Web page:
The Kumbh Mela is a Hindu festival held in one of four cities every three years, with the largest and holiest gatherings taking place every twelve years in the Indian town of Allahabad located in the southern part of Uttar Pradesh. Pilgrims from all over India and around the world gather here: gurus, spiritual leaders and their devotees, and ascetic sadhus who emerge from their solitary forest retreats and mountain caves. They come to the Sangam – the sacred confluence of three rivers: the Ganges, Yamuna and the mythical Saraswati.
Kumbh Melas take place in twelve year cycles, alternating in such a way that about every three years a Kumbh Mela takes place. The twelve year cycle is related to the movement of the planet Jupiter through the zodiac, and when Jupiter enters Aquarius (Kumbh), the occasion is most auspicious. Many believe that when gods and demons fought over a pitcher of nectar, a few drops fell in the cities of Allahabad, Nasik, Ujjain and Haridwar – the four places where the Kumbh festival has been held for centuries.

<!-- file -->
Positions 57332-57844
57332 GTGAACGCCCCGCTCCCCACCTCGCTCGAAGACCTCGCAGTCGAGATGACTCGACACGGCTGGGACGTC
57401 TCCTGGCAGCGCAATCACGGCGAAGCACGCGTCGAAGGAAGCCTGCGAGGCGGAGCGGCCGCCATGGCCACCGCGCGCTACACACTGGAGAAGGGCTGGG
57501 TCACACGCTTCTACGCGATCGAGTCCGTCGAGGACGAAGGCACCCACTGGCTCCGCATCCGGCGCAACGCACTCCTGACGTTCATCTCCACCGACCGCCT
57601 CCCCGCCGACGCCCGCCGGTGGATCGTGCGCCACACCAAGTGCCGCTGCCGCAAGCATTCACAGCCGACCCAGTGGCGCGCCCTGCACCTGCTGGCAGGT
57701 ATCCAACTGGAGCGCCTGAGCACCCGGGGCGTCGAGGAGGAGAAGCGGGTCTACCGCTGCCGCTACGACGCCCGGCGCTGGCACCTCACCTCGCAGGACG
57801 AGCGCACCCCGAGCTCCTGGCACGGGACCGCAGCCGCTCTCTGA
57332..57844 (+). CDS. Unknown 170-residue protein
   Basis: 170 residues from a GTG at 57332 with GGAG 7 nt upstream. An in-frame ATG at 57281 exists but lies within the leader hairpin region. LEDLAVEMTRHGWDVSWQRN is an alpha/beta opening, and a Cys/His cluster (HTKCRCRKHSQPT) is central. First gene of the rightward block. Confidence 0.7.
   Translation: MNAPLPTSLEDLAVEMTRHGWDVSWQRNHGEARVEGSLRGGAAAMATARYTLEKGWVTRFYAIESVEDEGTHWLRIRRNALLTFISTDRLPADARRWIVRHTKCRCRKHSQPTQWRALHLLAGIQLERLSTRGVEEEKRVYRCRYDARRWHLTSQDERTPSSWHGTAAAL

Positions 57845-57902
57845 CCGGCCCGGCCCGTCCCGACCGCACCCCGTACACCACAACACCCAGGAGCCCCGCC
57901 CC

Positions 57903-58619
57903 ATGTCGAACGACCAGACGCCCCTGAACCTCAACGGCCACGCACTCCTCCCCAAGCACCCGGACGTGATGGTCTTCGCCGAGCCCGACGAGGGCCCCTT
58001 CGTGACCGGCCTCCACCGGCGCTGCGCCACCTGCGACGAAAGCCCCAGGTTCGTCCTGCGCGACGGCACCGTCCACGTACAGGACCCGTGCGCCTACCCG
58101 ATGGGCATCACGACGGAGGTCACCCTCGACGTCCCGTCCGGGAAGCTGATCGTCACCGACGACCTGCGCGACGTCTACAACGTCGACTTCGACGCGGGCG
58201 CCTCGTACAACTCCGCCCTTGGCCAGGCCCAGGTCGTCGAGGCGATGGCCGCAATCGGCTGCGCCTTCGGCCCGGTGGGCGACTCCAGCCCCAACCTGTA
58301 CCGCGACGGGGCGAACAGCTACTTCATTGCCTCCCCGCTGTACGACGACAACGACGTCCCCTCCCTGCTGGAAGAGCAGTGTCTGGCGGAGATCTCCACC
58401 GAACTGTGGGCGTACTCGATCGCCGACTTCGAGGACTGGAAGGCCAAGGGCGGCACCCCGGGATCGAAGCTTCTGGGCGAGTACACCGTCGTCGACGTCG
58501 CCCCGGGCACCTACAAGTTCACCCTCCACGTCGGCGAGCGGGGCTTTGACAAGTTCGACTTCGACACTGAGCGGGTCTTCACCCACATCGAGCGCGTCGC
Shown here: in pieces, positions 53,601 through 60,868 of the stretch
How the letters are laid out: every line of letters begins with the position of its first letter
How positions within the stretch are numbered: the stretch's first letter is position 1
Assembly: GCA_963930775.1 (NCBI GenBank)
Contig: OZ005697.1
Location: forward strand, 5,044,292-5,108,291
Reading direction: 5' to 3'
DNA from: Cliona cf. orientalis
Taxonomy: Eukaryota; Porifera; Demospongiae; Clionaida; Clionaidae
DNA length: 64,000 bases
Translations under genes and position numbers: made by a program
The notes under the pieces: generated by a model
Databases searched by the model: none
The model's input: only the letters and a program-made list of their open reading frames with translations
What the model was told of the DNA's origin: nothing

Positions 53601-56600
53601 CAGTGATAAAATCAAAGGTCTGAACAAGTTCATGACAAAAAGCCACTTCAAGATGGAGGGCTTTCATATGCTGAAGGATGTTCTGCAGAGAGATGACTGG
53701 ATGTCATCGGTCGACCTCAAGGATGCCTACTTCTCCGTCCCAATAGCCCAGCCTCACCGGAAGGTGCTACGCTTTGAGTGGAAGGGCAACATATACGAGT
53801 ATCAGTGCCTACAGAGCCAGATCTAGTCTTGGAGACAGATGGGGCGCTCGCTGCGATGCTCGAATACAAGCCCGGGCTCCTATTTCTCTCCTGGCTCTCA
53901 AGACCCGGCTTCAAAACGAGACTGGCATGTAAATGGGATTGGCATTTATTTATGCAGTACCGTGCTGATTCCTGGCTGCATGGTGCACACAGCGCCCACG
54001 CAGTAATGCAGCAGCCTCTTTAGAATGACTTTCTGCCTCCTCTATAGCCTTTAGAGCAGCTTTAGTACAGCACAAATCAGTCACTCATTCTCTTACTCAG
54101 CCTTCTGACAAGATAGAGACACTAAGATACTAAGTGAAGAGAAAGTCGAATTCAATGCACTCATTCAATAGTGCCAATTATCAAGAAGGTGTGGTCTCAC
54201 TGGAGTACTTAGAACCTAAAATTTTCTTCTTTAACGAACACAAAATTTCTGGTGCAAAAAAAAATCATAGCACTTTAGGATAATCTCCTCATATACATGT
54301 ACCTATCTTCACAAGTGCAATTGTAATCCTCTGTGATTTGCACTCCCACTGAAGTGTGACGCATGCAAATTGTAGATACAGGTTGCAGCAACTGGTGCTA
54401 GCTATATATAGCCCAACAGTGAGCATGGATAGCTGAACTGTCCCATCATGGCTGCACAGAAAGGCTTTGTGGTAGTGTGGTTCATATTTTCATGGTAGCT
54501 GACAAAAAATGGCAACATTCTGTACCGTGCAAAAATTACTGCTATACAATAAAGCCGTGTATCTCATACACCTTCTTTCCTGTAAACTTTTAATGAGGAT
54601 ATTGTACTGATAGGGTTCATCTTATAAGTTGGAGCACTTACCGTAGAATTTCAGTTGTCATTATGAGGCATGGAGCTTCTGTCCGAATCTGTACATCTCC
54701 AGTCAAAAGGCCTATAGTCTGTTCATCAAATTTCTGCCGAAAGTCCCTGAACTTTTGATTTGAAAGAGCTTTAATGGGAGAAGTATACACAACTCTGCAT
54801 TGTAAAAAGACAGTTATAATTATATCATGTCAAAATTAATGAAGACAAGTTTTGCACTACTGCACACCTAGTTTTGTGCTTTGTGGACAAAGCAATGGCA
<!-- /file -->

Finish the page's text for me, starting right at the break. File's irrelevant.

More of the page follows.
Although the gathering is held every 12 years, this year’s festival is what is known as a Maha Kumbh, which only occurs every 144 years and is always held at Allahabad. It will last for 55 days, a period of time determined by an astrological calculation. The Allahabad Kumbh Mela is the largest and holiest of all melas and is believed to be the most auspicious. I remember seeing snippets of the 2001 Allahabad Kumbh Mela on the TV and ever since had set my mind on being at the 2013 Kumbh Mela. On the 8th February 2013, along with Simon, Jaquie, Bridget, Hilary, Paul, Graham, Keith, Hira and Vishnu, we arrived in Allahabad.
As we drove across the bridge into Allahabad we could not believe our eyes as below us the tented Mela grounds stretched as far as we could see – and beyond.
The Kumbh Mela brings together devotees from across India and around the world. This mass gathering of humanity shares the common goal of bathing in the holy waters of the Allahabad Sangam. Astonishingly more than 100 million people were expected to attend the 55 day event in total. After checking in at our hotel we jumped into rickshaws and made our way to the mela grounds for our first Kumbh experience. Two days before the main bathing day and a constant stream of people were patiently making their way into the grounds. On the 9th February the crowds had really increased and walking for several miles was the only way to get into the grounds. We would be camping this night in the centre of the Mela grounds in readiness for the main day – the 10th February.